Dill Kabocha Salad with Red Pepper and Greek Yogurt

Dill kabocha salad with red pepper and Greek yogurt
The dill kabocha salad is on the right. It’s a beautifully balanced salad with sweet, creamy kabocha, green dill and crunchy red pepper. Swapping half the mayo with Greek yogurt lowers the fat content for DASH diet followers.

Kabocha is a Japanese green-skinned, flattened-looking squash/pumpkin with an intensely sweet flavor and a pleasantly dry texture. It doesn’t turn into watery mush like some pumpkin varieties do, even when cooked in liquid, and the earthy sweet flavor is wonderfully intense.  It’s a pretty unique combination of flavor and texture. If you can’t tell, I really love it. It makes me happy to see them turn up in regular grocery stores here in the U.S.!

I found a great kabocha at the grocery store recently and have been enjoying it in a varieties of ways–simply roasted, simmered in soy sauce and a bit of maple syrup, and this dill-spiked creamy kabocha salad. It’s sweet without any sugar, thanks to the super-sweet kabocha. In DASH diet, daily limits for sugar is pretty low, so this is a boon to people with sweet tooth (like me!). The (differently) sweet yet green aroma of the dill adds a nice complexity to the kabocha salad. Additionally, the red pepper gives just the right amount of refreshing crunch and peppery bitterness to balance out the creamy base and sweetness.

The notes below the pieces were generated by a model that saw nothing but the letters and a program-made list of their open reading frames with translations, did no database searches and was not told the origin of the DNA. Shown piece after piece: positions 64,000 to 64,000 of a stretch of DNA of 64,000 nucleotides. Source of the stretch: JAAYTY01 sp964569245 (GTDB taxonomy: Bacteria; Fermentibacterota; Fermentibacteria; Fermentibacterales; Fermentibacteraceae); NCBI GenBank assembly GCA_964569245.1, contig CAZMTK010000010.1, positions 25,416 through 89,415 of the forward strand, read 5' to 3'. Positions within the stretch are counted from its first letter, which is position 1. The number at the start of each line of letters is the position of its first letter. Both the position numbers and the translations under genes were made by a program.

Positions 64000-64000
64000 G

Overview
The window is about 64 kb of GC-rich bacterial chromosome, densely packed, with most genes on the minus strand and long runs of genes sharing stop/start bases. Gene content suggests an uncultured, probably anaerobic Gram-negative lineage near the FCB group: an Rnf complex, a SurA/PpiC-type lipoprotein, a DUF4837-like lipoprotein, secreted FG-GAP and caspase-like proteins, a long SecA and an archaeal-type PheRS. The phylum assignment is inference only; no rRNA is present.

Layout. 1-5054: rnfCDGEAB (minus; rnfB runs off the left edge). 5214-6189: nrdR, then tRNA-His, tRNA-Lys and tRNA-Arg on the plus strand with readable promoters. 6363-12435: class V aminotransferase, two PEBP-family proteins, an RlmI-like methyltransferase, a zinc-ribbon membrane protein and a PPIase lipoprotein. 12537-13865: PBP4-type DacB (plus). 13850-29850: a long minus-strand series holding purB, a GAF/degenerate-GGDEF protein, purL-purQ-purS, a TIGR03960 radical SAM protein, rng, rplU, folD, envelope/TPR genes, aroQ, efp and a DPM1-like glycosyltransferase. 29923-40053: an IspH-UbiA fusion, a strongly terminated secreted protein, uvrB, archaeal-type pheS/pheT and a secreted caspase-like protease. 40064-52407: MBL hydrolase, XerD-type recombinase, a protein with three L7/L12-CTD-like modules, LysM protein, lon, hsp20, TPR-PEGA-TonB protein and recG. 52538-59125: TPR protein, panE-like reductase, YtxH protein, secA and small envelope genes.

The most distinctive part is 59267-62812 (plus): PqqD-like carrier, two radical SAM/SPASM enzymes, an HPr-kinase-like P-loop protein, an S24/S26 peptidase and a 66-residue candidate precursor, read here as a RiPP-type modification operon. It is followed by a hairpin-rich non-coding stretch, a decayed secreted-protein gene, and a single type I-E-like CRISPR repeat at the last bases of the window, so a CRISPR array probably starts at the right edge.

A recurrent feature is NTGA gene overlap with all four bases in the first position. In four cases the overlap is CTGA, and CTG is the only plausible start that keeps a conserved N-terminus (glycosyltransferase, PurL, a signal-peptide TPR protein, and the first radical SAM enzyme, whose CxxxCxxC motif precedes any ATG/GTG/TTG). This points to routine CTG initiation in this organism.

Dill Kabocha Salad with Red Pepper & Greek Yogurt
Dill kabocha salad with red pepper and onion, dressed in Greek yogurt and mayo, a tasty DISH diet side dish. It’s a wonderfully sweet salad without additional sugar and lower fat content than a typical potato or pumpkin salad. It’s a visual feast with a bunch of bright colors, too!

It’s an easy salad that packs a surprisingly sophisticated harmony of flavors. (I also love the bright colors: Deep orange kabocha, red pepper and green dill make any dull plate pop.) I’d recommend using a Japanese kabocha if you can find it, but if not, other pumpkin and squash varieties may work, though the texture will be wetter. You may need to reduce the amount of yogurt-mayo mixture.

Print Recipe